worley at theworld.com
worley at theworld.com
Fri Aug 22 19:48:35 UTC 2003
Like most other software, as NTP gains features, the documentation
becomes harder and harder for newbies to navigate. Currently, to get
NTP up and running, you really have to read a large fraction of the
documentation, and many people aren't going to have the stamina for
I am attempting to alleviate this by writing a "quickstart" document
that should suffice for almost all ordinary users. I've appended the
first draft and was wondering what people thought of it. Also, if
anyone has good pointers to solutions to common problems, and
especially considerations when using NTP over dial-up links, can they
forward them to me?
The main NTP documentation is http://www.eecis.udel.edu/~mills/ntp.
The NTP FAQ is http://www.ntp.org/ntpfaq/NTP-a-faq.htm.
An even quicker start is http://www.eecis.udel.edu/~mills/ntp/html/quick.html.
NTP Configuration Quickstart
These are "quickstart" instructions for configuring your NTP daemon.
They are a guide through the complexities of the NTP configuration
instructions. This guide should be enough to get you using NTP
successfully. Once your NTP daemon is working, you can adjust your
NTP configuration to take advantage of NTP's more sophisticated
I assume that you have already:
- installed NTP, either through your own efforts or because it comes
as part of your software distribution (You can obtain the source from
http://www.eecis.udel.edu/~mills/ntp/html/build.html. Building it
usually causes no problems.)
- discovered how to start, stop, and restart the NTP daemon (If NTP is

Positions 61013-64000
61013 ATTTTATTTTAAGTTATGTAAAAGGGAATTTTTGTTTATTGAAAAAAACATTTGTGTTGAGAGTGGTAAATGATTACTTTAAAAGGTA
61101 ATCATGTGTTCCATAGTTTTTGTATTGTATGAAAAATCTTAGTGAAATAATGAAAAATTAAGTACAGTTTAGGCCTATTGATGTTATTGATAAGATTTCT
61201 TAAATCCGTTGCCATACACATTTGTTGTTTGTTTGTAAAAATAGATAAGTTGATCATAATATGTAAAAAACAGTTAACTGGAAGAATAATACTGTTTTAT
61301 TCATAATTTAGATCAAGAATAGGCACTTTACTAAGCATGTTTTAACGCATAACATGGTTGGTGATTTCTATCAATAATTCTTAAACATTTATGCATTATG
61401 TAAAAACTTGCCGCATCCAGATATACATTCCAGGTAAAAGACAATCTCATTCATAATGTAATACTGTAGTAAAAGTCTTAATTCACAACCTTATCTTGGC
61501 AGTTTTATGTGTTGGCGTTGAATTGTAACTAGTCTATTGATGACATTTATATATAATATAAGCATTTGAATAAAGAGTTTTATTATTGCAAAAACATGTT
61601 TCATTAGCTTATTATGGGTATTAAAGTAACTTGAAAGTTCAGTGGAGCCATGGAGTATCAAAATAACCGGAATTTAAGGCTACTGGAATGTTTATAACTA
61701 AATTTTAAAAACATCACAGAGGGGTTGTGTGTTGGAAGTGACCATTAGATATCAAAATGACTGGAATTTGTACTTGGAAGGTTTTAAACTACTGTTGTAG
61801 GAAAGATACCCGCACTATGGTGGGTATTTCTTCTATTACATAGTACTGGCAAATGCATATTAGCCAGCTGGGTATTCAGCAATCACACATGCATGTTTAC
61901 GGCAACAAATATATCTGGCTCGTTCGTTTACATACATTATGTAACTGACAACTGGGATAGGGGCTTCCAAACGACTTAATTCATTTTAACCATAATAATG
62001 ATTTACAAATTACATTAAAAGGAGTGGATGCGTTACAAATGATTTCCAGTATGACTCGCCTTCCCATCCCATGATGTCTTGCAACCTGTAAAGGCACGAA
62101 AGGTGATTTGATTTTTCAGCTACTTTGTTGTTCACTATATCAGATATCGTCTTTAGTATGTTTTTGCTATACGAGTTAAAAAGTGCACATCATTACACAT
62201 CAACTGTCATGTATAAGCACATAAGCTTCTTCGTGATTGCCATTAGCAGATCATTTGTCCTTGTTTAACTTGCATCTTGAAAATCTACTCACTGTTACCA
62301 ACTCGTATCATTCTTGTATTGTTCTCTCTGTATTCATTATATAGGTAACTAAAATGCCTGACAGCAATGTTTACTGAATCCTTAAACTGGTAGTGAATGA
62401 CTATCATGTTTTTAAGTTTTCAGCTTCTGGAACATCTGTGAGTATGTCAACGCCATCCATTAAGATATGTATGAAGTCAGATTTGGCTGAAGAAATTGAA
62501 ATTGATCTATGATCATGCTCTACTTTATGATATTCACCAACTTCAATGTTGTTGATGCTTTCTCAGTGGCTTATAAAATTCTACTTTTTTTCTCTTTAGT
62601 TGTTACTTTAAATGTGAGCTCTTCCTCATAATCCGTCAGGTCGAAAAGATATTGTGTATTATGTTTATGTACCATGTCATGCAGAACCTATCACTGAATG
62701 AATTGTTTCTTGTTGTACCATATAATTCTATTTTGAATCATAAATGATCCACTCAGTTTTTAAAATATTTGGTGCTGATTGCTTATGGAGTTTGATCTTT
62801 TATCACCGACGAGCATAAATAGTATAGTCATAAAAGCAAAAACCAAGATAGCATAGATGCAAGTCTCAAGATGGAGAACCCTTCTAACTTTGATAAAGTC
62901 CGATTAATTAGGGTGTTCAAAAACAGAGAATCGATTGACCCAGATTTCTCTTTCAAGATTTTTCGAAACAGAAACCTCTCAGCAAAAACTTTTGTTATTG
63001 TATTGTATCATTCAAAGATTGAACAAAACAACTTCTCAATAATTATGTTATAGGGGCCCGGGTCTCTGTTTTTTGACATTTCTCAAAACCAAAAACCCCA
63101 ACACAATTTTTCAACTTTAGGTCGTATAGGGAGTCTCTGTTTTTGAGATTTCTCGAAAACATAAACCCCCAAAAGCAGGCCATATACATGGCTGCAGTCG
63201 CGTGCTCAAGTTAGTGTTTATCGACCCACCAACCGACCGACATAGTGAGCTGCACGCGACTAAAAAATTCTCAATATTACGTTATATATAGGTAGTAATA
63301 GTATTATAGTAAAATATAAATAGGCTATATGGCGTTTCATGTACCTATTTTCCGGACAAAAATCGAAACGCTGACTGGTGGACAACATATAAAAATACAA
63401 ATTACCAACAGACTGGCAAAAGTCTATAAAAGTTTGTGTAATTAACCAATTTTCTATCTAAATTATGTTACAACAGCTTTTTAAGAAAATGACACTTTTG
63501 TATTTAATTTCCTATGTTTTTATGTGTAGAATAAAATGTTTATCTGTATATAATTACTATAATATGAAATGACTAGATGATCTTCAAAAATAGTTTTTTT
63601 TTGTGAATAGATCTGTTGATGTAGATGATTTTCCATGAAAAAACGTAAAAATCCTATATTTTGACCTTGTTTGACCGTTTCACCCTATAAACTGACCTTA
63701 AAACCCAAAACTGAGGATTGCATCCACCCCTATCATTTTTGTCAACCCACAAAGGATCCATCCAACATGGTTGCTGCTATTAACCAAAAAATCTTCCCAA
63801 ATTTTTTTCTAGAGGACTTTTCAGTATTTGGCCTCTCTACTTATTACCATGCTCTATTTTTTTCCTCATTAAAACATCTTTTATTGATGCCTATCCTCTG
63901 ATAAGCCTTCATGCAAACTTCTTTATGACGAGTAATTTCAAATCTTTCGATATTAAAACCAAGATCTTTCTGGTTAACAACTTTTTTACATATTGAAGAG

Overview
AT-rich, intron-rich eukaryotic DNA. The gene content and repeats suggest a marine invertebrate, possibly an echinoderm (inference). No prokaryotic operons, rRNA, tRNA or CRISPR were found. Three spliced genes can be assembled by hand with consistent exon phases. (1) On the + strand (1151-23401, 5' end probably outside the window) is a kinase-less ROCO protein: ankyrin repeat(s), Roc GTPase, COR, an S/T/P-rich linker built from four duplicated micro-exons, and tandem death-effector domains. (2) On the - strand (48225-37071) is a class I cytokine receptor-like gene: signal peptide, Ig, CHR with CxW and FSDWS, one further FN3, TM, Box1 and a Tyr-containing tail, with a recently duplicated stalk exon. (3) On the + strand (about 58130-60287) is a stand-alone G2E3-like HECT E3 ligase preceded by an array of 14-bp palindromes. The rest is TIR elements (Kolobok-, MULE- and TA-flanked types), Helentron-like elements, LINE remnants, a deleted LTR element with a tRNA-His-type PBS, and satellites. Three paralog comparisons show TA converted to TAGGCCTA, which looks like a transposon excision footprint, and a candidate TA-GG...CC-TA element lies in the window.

supplied as part of your system distribution, it will probably use the
same method as other system services. If you built and installed NTP
yourself, you will probably have to devise your own method.)
- discovered the location of the NTP daemon's configuration file
However, to make the NTP daemon useful, you have to customize the
configuration file. Though there are a lot of options, NTP
configuration is not all that complicated, because most people only
want to do a few simple things with it.
The NTP daemon functions as both a client and a server, communicating
using the NTP protocol (see RFC 1305). As a client, it receives time
information from one or more other servers. As a server, it can
deliver time information to one or more clients. Other
clients/servers that the NTP daemon communicates with fall into four
1. Servers the NTP daemon requests time from
2. Servers the NTP daemon accepts time from (if they offer it)
3. Clients the NTP daemon offers time to
4. Clients the NTP daemon gives time to (if they request it)
Each of these classes is configured individually. The clients/servers
that the NTP daemon actively contacts (classes 1 and 3) are specified
individually in the ntp.conf. Clients/servers join the other two
classes (2 and 4) by actively contacting the NTP daemon, if they are
permitted to join by the access control mechanisms.
Generally, a good policy is to (a) specify a small number of NTP
servers to be in class 1, so as to be the time sources for the NTP
daemon, (b) leave classes 2 and 3 empty, and (c) allow any NTP client
to join class 4.
First, you need to determine which NTP servers will supply your NTP
daemon with time. Ideally, you should choose three of these
"upstream" servers, so that you have triple redundancy in your timing
sources. Strategies to choose timing sources are (in decreasing order
- Talk to your organization's system or network administrators or your
- Find your organization's or ISP's NTP servers. Sometimes these have
obvious names like "ntp.example.com" or "ntp0.example.net". Sometimes
these can be discovered because many routers contain an NTP server,
and "ntpq -p <your-default-gateway>" or "ntptrace
<your-default-gateway>" will reveal them. Another method is to use
the service at http://www.abnormal.com/cgi-bin/findntp. You should